Yes, many other technologies are coming along to evolve how we exchange data, content, and algorithms on the web, but doing this as a platform, in a more open, transparent, self-service, and machine-readable way is not going anywhere. I try not to argue in favor of any technological dogma like REST, Hypermedia, GraphQL, and beyond, but I do try to be aware and make recommendations of the benefits, and consequences along the way. Having a website or mobile applications for your business, organization, institution, government agency, and often times individuals isn't going to go away anytime soon. Neither will sharing the same data, content, and algorithms available for use in applications in a machine readable way, for use by 3rd party groups using Internet technology. The term API has gained significant mindshare in the tech space, enjoys use as an acronym in the titles of leading news publications, and has taken root in the vocabulary of average folks, as well as the entrepreneurs, developers, and technology companies who helped popularized the term. 

APIs Are Not Good, Nor Bad, Nor Neutral--People And Companies Are
APIs get blamed for a lot of things. They can go away at any time. They are unstable. They are not secure. The list goes on and on, and many also like to think that I blindly evangelize that APIs will make the world better all by themselves--I do not. APIs are a reflection of the individuals, companies, organizations, institutions, and agencies that operate them. In the last seven years, I have seen some very badly behaved API providers, consumers, and companies who are selling services to the sector. Going forward, I will never again be surprised again by how badly behaved folks can be when using APIs, and the appetite for an API-driven surveillance economy that is fueled by greed and fear.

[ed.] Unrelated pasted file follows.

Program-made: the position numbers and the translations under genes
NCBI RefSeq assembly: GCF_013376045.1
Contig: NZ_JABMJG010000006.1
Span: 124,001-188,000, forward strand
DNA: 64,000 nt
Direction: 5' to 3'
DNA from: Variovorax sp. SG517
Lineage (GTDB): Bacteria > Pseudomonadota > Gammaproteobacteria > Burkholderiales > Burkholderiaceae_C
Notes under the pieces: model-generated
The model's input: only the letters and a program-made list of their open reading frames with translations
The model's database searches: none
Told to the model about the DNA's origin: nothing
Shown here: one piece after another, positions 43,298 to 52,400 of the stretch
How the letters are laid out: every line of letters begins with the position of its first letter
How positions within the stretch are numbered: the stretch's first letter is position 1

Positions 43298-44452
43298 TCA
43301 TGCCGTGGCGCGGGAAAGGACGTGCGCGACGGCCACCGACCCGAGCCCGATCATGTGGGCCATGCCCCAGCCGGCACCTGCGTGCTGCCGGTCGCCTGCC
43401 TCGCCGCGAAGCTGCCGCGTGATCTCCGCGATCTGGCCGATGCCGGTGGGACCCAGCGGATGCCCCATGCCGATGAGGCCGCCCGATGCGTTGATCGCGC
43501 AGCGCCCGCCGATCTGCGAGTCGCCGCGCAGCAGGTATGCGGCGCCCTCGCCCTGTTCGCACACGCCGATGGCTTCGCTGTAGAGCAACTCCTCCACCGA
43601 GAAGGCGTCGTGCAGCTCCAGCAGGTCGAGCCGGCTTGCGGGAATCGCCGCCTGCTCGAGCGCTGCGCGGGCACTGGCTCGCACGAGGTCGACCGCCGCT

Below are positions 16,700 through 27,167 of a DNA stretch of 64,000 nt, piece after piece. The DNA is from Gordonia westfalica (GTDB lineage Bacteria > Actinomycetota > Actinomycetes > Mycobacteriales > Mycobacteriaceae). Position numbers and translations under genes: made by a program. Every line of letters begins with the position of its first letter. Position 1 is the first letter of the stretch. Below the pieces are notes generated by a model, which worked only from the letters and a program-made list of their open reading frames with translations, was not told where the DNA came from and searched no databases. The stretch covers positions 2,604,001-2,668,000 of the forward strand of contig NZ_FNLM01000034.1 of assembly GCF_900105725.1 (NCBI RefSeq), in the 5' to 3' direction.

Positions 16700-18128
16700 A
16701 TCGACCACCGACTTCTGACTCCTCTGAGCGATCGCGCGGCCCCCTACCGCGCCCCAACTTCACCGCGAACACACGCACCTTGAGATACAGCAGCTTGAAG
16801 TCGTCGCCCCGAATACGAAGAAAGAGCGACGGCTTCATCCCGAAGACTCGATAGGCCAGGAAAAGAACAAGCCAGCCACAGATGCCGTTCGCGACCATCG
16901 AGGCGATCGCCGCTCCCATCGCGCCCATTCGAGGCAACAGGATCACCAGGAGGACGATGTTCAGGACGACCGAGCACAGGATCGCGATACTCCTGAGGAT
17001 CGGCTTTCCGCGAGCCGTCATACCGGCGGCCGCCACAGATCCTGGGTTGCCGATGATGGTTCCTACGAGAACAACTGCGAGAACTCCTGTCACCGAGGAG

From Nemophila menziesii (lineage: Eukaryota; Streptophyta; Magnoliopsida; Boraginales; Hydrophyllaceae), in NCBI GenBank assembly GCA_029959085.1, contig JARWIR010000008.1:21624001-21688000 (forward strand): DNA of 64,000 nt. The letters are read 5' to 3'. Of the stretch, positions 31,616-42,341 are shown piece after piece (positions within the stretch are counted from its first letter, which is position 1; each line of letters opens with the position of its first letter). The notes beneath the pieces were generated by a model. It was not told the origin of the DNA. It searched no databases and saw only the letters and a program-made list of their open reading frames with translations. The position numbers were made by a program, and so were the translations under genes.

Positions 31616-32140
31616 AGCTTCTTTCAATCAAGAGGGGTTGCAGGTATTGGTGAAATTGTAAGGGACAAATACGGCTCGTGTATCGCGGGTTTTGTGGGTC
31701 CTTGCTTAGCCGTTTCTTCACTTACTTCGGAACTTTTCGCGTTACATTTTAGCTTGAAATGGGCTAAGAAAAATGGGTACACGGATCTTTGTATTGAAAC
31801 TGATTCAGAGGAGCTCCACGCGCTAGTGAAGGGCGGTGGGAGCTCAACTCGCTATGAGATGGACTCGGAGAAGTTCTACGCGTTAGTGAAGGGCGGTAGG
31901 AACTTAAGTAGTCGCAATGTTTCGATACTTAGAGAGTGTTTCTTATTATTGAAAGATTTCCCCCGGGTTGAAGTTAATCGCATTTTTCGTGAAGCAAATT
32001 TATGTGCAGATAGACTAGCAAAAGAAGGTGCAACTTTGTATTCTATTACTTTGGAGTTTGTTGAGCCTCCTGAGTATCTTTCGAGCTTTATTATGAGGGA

API Specifications, Schema, and Scopes Are The Most Critical Part
I track on over 75 stops along my definition of the API life cycle, and many of them are very important, but my API definition research, which encompasses the world of API specifications, schema, and scopes will play the most significant role in the future of the web, mobile, and connected device technology. This is why I will be dedicating the majority of my bandwidth to this area in 2017, and beyond. Other areas will get attention from me, but API specifications, schema, and scopes touch on every other aspect of the API sector, as well as almost EVERY business vertical driving our economy today. Industry level standards like PSD2 for the banking industry will become clearer in coming years, as a result of the hard work that is going on right now with API definitions.

Help Ensure The Algorithms That Are Increasingly Impacting Our Lives Are Observable
APIs provide access to data and content, but they also provide some observability into the black box algorithms that are increasingly governing our world. While APIs can't provide 100% visibility into what algorithms do, or do not do, they can provide access to the inputs, and the outputs of the algorithms, making them more observable. When you combine with modern approaches to API management, it can do this securely, and in a way that considers any end-user, as well as developer and platform interests. I'm going to keep investing in fine tuning my argument for APIs to be used as part of artificial intelligence, machine learning, and the other classifications of algorithms that are being put to use across most business sectors. It's a relatively new area of my API research, but something I will invest more time, and resources into to help push the conversation forward. 

More API Storytelling Is Needed, And The Most Rewarding Part Of What I Do
I've done an OK job at instigating other API service providers, API operators, integrators, and individuals to tell their story. I feel that my biggest impact on the space has been producing the @APIStrat conference with my partner in crime Steve Willmott at 3Scale / Red Hat, which is focused on giving people across the API sector a diverse, and inclusive place to tell their story, on stage and in the hallways. Next, I'd say my regular storytelling on my blog, like my evergreen post on the secret to Amazon's success, has had the biggest impact, while also being the most rewarding and nourishing part for me personally. I've heard stories about my Amazon blog post being framed on the wall in a bank in Europe, baked into the home page of the IT Portal for government agencies, and many other scenarios. Stories matter. We need more of it. I am optimistic regarding much of the new writing I'm seeing on Medium, but this storytelling being mostly isolated to Medium worries me.

Keep On, Keep'n On With API Evangelist The Best I Can